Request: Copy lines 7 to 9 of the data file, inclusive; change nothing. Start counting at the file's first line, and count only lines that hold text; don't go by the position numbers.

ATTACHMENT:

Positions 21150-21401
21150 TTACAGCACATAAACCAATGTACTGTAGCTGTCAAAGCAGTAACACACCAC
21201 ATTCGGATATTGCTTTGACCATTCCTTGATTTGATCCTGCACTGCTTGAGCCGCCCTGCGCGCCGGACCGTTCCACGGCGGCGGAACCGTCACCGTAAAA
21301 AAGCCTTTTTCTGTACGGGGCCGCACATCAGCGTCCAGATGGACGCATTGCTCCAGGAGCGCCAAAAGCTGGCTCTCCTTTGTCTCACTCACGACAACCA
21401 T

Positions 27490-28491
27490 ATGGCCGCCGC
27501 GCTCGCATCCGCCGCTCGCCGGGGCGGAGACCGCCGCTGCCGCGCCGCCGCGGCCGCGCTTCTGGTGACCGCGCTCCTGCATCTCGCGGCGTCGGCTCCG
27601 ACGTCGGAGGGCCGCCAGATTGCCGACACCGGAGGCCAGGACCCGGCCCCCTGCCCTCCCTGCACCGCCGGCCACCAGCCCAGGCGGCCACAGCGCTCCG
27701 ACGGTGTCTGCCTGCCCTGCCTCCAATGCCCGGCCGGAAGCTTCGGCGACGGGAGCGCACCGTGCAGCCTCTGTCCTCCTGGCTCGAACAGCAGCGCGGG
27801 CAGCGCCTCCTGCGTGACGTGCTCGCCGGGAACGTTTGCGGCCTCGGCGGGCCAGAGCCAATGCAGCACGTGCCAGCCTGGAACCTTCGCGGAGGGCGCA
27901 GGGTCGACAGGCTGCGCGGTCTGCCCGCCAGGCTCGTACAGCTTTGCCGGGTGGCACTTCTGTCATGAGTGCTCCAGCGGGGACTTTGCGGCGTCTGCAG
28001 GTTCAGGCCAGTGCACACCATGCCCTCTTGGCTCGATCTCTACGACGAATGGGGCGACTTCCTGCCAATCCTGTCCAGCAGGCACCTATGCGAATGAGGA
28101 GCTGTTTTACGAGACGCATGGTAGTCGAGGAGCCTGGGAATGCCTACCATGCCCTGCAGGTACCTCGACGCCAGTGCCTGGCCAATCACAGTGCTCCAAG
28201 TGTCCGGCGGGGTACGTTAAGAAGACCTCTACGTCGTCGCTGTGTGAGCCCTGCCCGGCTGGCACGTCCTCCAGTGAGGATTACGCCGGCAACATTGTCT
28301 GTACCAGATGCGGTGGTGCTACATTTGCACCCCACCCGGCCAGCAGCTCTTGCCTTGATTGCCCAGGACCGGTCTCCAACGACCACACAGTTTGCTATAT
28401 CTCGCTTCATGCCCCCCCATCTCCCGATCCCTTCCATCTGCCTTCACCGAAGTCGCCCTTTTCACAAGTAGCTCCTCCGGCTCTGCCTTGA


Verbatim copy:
27490 ATGGCCGCCGC
27501 GCTCGCATCCGCCGCTCGCCGGGGCGGAGACCGCCGCTGCCGCGCCGCCGCGGCCGCGCTTCTGGTGACCGCGCTCCTGCATCTCGCGGCGTCGGCTCCG
27601 ACGTCGGAGGGCCGCCAGATTGCCGACACCGGAGGCCAGGACCCGGCCCCCTGCCCTCCCTGCACCGCCGGCCACCAGCCCAGGCGGCCACAGCGCTCCG